Scottish Labour treads warily ahead of leadership contest
Speak to Labour folk - as I have been doing - and you get the strong impression that they are all treading warily.
Understandably, after a period of quite remarkable turmoil, they seem anxious and apprehensive.
It is a little like a family gathering on New Year's Day after there has been a furious row at the Hogmanay party.
Your aunt won't quite catch your eye: she knows she said too much. And your young cousin? Well, that was just out of order.
Shuffling embarrassment, downward glances, muttered apologies. Tea, anyone? What's on the telly?
And the worries. Will the row clear the air? Will it prove cathartic? Or is this just a pause before Round Two?
Today's final nominations are instructive.
Both Jim Murphy MP (candidate for leader) and Kezia Dugdale MSP (candidate for deputy) have achieved their private ambitions of securing a majority among parliamentarians - one third of the intricate electoral college which will determine the outcome.
But the other contenders are firmly in the race: Neil Findlay and Sarah Boyack, both MSPs, seeking to be leader; and Katy Clark MP aiming to deputise.
They have secured sufficient backing from the combined total of parliamentarians: Holyrood, Westminster and Europe.
I do not expect that the contest itself will be particularly bloody. That anxiety factor again. Polls suggesting that the SNP has a huge lead in Westminster voting intention tend to concentrate the mind somewhat.
However, I do expect that the party may finally address the substantive issues which underlie this contest.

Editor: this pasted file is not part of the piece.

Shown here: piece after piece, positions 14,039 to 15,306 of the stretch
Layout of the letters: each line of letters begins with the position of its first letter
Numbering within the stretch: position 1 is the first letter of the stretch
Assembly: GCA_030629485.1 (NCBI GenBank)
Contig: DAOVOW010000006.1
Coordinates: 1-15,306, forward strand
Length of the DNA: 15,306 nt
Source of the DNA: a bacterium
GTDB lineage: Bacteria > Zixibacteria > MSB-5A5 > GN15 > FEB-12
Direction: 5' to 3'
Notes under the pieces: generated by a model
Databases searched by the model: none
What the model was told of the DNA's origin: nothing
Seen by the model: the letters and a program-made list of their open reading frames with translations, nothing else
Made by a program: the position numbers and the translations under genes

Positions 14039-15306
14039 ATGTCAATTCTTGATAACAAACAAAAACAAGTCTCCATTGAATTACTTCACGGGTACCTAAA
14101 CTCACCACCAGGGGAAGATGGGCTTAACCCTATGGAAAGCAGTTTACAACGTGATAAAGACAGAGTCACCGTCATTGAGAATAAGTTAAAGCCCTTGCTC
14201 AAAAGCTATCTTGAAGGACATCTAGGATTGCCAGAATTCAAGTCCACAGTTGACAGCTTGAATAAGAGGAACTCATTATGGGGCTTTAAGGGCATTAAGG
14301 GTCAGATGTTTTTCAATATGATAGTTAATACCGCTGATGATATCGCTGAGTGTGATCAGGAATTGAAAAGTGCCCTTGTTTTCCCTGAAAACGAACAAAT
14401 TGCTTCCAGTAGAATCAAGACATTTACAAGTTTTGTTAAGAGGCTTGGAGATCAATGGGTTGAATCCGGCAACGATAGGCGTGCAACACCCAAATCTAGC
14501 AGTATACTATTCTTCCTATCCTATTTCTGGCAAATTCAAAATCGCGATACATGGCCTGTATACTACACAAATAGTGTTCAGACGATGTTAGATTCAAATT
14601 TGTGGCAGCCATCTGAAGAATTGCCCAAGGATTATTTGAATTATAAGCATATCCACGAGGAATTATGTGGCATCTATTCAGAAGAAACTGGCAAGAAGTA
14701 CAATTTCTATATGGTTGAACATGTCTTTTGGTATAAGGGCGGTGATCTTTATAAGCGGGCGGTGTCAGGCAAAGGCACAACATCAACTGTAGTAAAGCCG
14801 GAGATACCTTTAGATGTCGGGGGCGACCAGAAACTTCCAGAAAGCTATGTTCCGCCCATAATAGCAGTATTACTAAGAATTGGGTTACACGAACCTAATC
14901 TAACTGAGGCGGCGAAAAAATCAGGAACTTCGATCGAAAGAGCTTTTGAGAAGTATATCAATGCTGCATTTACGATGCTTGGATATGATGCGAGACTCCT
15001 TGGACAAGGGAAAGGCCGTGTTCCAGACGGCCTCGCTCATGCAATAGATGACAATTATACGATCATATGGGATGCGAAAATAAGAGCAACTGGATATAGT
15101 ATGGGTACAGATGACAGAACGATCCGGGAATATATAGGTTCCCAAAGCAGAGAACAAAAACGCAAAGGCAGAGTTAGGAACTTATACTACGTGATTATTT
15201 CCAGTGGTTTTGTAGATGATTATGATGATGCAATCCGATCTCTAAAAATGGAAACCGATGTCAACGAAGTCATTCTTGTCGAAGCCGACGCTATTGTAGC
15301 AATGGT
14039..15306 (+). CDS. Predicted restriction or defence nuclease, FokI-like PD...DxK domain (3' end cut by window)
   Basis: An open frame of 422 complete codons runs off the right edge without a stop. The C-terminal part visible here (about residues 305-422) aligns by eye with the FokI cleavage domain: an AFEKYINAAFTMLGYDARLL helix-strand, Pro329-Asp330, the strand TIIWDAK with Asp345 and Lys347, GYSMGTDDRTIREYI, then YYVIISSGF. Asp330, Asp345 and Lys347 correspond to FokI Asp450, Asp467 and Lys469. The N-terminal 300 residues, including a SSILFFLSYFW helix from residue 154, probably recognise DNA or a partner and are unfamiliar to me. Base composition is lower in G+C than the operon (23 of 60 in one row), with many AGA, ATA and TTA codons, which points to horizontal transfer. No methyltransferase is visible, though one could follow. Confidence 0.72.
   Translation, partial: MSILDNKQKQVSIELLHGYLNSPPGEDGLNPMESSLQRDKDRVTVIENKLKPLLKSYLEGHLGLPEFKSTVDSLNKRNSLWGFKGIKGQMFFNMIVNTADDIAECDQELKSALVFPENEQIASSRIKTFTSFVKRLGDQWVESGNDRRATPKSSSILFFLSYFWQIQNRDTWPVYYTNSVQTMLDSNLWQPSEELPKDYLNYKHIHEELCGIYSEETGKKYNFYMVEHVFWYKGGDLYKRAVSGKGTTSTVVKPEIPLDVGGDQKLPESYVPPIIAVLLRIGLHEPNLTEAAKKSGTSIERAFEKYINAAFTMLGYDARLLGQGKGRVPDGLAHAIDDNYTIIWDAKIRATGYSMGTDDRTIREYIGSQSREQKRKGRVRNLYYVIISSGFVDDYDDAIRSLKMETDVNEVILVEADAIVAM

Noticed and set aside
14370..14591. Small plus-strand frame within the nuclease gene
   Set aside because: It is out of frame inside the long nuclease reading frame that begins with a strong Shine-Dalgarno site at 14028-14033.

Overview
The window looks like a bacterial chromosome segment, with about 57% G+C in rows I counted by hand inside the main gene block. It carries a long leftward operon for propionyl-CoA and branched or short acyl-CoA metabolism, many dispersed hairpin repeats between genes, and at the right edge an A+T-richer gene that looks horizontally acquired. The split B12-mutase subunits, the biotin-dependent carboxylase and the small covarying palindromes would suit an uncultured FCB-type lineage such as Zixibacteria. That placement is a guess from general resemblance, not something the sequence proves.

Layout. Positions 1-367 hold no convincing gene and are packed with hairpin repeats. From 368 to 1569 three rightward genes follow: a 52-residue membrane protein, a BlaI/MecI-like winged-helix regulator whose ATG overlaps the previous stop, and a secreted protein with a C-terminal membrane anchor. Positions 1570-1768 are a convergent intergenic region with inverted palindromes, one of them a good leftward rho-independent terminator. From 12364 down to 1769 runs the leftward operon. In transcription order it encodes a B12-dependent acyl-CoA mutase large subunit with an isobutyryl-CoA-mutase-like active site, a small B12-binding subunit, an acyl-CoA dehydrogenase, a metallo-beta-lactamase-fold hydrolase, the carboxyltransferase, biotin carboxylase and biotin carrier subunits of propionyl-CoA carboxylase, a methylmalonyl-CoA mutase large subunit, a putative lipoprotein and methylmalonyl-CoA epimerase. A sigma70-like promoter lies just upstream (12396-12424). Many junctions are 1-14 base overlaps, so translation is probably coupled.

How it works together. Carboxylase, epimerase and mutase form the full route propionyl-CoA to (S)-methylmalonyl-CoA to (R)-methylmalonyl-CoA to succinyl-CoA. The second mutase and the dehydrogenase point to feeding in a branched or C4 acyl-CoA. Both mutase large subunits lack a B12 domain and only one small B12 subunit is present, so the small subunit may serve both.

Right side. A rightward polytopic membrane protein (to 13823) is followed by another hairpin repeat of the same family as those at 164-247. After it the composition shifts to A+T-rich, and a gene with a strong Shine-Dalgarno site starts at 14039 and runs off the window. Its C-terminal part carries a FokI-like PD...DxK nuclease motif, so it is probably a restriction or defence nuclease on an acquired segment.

Each is salient although perhaps of varying interest to the two electorates which matter: the voters, party and affiliates, who will determine this contest; and the people of Scotland who palpably need convincing that Labour is worth their support.
One issue is the governance of the party in Scotland. Does the elected Scottish Labour leader really lead Scottish Labour? All of it?
The MSPs, yes. But the MPs? The party machine? This may seem arcane but it was, remember, the issue which finally persuaded Johann Lamont to quit, complaining that she had been bypassed in a staffing matter.
It matters because it indicates the extent to which Labour, the party which legislated for devolution, has itself devolved.
When Johann Lamont won the leadership, she said Labour must show it had changed. Her phrasing, almost word for word, is still permeating the search for her successor.
A related issue is the extent to which the leader is or is not in thrall to the Labour group of MPs. Yes, the leader must lead - but it is understandable that elected Westminster Parliamentarians want a substantial say in policy and strategy. They are numerous. They merit attention.
A balance must be struck. The MPs must be given their place. In return, they must end the impression that some of them still regard Holyrood as a "pretendy Parliament", to borrow a phrase.
Thirdly, policy and pitch. Just what does Labour stand for? To say "social justice" is pitifully insufficient.
Will anything now emerge from the commission on public spending priorities set up by Ms Lamont? Or is that, in effect, overtaken by events? If not that, then what is the offer?
This is as much about standpoint and posture as detailed policy.
In 2011, the SNP were forward looking while Labour's launch featured, among much else, continued rhetoric about the proclaimed evils of Thatcherism, all delivered on the rusting, post-industrial banks of the Clyde.
Can Labour sound modern and dynamic, with a pitch in keeping with the contemporary aspirations of the people of Scotland?
Can they convince their potential voters that their alliance with the Conservatives in Better Together was strictly temporary and for a purpose?
Fourthly, personnel. Can Scottish Labour, collectively, look like leaders?
When folk look at and listen to their key Holyrood figures, do they instinctively think "Cabinet in waiting"? Questions, questions.